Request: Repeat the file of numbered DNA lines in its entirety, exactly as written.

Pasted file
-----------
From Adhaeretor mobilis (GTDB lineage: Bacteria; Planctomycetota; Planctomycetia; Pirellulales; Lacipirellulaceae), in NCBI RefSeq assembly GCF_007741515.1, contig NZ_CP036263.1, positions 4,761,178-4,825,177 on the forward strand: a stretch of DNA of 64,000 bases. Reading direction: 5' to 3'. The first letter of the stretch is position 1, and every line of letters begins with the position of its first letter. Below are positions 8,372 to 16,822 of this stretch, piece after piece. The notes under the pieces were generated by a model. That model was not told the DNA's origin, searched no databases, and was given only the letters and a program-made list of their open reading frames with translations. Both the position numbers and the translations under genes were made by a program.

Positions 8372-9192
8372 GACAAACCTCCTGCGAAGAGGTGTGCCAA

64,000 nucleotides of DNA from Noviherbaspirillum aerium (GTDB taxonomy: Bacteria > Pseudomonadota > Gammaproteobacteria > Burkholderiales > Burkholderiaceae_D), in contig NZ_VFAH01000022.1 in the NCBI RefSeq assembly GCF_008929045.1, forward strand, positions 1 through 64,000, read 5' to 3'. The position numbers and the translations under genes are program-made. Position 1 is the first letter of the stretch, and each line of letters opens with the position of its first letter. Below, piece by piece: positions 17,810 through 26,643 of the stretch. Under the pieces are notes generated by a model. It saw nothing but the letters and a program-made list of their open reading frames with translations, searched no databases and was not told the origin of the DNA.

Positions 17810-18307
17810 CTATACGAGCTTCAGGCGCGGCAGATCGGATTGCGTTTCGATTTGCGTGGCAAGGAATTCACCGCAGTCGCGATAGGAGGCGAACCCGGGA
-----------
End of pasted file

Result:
From Adhaeretor mobilis (GTDB lineage: Bacteria; Planctomycetota; Planctomycetia; Pirellulales; Lacipirellulaceae), in NCBI RefSeq assembly GCF_007741515.1, contig NZ_CP036263.1, positions 4,761,178-4,825,177 on the forward strand: a stretch of DNA of 64,000 bases. Reading direction: 5' to 3'. The first letter of the stretch is position 1, and every line of letters begins with the position of its first letter. Below are positions 8,372 to 16,822 of this stretch, piece after piece. The notes under the pieces were generated by a model. That model was not told the DNA's origin, searched no databases, and was given only the letters and a program-made list of their open reading frames with translations. Both the position numbers and the translations under genes were made by a program.

Positions 8372-9192
8372 GACAAACCTCCTGCGAAGAGGTGTGCCAA

64,000 nucleotides of DNA from Noviherbaspirillum aerium (GTDB taxonomy: Bacteria > Pseudomonadota > Gammaproteobacteria > Burkholderiales > Burkholderiaceae_D), in contig NZ_VFAH01000022.1 in the NCBI RefSeq assembly GCF_008929045.1, forward strand, positions 1 through 64,000, read 5' to 3'. The position numbers and the translations under genes are program-made. Position 1 is the first letter of the stretch, and each line of letters opens with the position of its first letter. Below, piece by piece: positions 17,810 through 26,643 of the stretch. Under the pieces are notes generated by a model. It saw nothing but the letters and a program-made list of their open reading frames with translations, searched no databases and was not told the origin of the DNA.

Positions 17810-18307
17810 CTATACGAGCTTCAGGCGCGGCAGATCGGATTGCGTTTCGATTTGCGTGGCAAGGAATTCACCGCAGTCGCGATAGGAGGCGAACCCGGGA